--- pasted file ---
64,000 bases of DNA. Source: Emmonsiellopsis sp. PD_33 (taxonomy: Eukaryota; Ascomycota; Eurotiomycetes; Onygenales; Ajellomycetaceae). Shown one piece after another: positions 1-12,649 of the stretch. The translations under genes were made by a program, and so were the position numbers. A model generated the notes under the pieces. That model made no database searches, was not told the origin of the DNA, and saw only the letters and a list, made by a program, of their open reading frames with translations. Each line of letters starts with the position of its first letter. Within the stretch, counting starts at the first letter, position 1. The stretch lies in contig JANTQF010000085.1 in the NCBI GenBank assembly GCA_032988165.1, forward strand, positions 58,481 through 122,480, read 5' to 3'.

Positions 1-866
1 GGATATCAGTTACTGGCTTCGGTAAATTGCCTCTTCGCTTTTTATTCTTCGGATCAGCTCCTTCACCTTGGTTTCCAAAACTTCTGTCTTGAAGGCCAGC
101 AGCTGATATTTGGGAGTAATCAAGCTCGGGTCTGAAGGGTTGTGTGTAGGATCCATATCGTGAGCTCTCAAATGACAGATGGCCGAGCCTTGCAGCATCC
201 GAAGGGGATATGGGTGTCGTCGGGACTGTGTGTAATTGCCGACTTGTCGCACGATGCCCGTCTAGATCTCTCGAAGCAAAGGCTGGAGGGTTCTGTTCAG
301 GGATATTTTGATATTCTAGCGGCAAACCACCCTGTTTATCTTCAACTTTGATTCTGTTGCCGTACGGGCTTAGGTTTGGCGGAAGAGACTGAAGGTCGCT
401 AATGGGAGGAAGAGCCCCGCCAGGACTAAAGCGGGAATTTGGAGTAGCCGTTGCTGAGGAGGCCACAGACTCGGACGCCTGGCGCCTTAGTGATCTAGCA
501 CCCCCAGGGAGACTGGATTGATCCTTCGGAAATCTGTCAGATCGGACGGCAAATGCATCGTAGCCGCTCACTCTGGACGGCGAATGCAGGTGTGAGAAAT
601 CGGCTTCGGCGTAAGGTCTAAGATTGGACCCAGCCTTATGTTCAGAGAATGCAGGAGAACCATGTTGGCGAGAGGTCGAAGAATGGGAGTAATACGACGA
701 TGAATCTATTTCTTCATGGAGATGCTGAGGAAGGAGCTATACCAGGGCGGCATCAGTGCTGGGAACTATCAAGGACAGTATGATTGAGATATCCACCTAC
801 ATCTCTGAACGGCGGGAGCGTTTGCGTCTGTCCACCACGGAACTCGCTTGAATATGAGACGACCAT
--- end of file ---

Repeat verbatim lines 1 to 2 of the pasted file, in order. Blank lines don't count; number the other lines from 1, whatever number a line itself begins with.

64,000 bases of DNA. Source: Emmonsiellopsis sp. PD_33 (taxonomy: Eukaryota; Ascomycota; Eurotiomycetes; Onygenales; Ajellomycetaceae). Shown one piece after another: positions 1-12,649 of the stretch. The translations under genes were made by a program, and so were the position numbers. A model generated the notes under the pieces. That model made no database searches, was not told the origin of the DNA, and saw only the letters and a list, made by a program, of their open reading frames with translations. Each line of letters starts with the position of its first letter. Within the stretch, counting starts at the first letter, position 1. The stretch lies in contig JANTQF010000085.1 in the NCBI GenBank assembly GCA_032988165.1, forward strand, positions 58,481 through 122,480, read 5' to 3'.

Positions 1-866